First Person

Why our church's centennial was worth celebrating

“The history of a church,” one member wrote in an old scrapbook I found, is “an unfolding pageant of life.”

In the hallway between the sanctuary and my office is a tall glass case where we keep historical artifacts from our congregation, an odd assortment of scrapbooks, photographs, and papers collected over the past 100 years. The cabinet is not particularly well organized. Board meeting minutes from 1917 lie next to a newspaper clipping from the 1950s and a worship bulletin from the early ’90s. True historians would grimace at the way the papers are stored, and the casual way we rifle through them looking for some tidbit of information or another. The door of the cabinet sticks a bit and has to be jiggled at just the right angle to be opened.

In the week before our centennial anniversary, I spent a good amount of time sitting on the floor by that glass case, reading up on a century’s worth of history. I looked through old scrapbooks and commemorative programs from past anniversaries. I read newsletter articles and old bulletins. I even skimmed through those board meeting minutes from the first year. (They were not as interesting as I had hoped—I guess I was looking for a little church drama, but whoever that first secretary was didn’t spill the beans.) There are not many pictures of the bungalow that served as the original church building, but still, I could imagine people dressed in their Sunday best stepping up onto the porch and into the sanctuary for worship.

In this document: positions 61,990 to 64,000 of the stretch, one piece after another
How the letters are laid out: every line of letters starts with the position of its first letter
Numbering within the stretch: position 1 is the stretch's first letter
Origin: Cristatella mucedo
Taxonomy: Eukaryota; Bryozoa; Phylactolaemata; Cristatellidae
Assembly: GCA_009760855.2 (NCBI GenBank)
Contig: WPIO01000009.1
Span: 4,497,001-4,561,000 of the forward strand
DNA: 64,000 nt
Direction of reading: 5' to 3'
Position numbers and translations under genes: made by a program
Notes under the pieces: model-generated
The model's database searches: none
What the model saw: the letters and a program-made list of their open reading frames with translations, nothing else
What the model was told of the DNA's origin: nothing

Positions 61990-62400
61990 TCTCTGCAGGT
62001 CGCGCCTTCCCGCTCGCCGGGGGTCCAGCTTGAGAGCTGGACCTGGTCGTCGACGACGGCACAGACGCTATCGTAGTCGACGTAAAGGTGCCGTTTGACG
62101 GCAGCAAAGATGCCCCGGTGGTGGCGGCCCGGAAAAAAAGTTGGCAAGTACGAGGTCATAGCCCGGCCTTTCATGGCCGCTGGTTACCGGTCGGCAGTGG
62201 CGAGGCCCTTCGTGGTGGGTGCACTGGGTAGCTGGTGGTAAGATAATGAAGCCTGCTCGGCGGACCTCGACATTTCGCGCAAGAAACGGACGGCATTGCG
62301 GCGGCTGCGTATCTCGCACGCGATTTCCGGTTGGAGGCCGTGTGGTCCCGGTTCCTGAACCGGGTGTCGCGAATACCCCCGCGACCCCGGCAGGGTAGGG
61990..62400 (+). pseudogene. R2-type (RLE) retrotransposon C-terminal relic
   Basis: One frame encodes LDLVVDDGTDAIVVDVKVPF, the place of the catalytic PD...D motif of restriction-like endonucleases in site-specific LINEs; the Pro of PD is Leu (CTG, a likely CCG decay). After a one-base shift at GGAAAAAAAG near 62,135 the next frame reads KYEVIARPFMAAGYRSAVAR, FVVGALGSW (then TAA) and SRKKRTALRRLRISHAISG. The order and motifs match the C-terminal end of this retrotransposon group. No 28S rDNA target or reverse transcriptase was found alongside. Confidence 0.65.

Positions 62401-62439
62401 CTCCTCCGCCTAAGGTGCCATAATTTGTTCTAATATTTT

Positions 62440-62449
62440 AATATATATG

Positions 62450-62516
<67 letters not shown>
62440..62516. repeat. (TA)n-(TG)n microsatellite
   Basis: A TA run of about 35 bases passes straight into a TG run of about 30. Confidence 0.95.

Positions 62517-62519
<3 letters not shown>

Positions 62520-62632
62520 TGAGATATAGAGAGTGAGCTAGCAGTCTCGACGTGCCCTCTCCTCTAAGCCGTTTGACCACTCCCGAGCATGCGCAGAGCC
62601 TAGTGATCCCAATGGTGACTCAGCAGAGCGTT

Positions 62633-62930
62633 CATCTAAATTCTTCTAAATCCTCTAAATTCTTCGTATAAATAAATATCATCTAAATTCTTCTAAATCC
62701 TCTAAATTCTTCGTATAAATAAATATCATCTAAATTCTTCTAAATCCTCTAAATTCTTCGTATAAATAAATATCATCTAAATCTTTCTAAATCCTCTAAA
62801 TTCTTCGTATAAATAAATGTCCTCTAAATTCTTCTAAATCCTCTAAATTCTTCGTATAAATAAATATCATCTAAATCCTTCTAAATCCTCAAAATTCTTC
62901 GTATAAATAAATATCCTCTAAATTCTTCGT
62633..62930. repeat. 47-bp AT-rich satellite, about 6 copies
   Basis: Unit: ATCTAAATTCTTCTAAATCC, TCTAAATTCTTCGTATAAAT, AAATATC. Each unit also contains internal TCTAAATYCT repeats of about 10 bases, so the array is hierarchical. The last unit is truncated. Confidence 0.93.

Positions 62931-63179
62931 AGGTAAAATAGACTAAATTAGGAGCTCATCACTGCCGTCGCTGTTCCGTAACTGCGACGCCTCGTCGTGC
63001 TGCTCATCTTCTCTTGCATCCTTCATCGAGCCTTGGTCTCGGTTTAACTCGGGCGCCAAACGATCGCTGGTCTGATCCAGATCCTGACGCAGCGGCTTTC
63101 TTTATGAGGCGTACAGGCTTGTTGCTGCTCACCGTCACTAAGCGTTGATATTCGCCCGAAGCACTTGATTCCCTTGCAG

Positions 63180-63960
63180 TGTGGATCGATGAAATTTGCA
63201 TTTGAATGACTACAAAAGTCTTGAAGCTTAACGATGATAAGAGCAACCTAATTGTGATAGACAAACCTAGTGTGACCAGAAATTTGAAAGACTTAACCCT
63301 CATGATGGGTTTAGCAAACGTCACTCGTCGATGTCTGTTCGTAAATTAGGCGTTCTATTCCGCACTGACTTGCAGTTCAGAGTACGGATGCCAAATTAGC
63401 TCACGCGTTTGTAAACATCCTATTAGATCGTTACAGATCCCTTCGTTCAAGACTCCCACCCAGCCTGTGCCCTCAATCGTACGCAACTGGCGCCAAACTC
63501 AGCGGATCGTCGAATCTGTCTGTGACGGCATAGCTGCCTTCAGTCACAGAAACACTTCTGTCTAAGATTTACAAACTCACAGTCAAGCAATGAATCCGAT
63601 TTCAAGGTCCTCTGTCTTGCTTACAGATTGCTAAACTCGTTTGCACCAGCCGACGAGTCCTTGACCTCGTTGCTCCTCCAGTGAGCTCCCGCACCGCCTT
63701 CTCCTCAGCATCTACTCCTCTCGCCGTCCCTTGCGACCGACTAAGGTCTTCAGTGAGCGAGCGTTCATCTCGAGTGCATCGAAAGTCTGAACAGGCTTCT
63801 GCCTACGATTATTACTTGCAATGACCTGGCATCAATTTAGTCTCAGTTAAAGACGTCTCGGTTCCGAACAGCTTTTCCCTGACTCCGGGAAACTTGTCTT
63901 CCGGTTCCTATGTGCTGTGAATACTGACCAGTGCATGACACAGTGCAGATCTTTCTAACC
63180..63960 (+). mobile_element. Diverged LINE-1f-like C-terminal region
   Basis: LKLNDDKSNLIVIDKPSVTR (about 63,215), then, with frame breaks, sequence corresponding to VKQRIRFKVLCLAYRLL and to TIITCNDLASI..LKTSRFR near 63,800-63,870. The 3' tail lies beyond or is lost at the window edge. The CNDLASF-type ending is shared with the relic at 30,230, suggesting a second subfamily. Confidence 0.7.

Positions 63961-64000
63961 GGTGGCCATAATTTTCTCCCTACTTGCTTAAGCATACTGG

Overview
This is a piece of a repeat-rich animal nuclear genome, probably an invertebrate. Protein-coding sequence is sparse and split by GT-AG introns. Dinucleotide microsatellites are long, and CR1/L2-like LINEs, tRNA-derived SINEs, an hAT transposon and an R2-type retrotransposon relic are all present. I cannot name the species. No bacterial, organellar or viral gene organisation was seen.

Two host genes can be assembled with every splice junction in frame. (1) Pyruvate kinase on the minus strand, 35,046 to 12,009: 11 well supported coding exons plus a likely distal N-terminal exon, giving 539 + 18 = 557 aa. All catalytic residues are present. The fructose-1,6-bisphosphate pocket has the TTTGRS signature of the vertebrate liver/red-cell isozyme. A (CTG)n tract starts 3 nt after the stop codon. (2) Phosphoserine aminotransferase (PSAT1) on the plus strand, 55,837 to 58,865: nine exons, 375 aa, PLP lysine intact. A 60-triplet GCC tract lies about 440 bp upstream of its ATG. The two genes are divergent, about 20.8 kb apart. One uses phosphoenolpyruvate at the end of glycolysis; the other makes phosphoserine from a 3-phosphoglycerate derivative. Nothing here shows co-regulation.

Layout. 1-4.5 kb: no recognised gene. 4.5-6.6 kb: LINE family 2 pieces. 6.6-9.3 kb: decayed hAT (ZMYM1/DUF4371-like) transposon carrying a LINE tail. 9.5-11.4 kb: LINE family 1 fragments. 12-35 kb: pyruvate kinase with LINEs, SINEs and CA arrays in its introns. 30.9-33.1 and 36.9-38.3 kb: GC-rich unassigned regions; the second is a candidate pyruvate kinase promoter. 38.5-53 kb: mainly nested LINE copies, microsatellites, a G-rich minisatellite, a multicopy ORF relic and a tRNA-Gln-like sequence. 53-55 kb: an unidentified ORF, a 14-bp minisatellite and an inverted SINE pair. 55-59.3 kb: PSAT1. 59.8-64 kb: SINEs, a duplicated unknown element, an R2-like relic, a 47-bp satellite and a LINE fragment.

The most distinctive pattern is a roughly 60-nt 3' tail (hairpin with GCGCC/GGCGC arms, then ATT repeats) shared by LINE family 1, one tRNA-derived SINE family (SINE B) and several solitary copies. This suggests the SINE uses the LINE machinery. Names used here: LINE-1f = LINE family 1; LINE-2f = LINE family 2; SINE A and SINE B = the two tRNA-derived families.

One of the treasures I discovered was a nondescript scrapbook, well made and sturdy, with no title on the cover. Inside, on thick pages slightly browned with age, was a carefully typed history of the congregation, written in 1960 by—as the first page proudly declared—a Mrs. C. W. (Maud Trent) Holshouser. I liked her immediately, both for the way she refused to let her maiden name be lost to history and for this line, tucked into a paragraph about the committee of women whose organizing efforts led to the founding of the congregation: “The men, while not as well organized in early years as the women, always stood solidly behind the women in their undertakings.”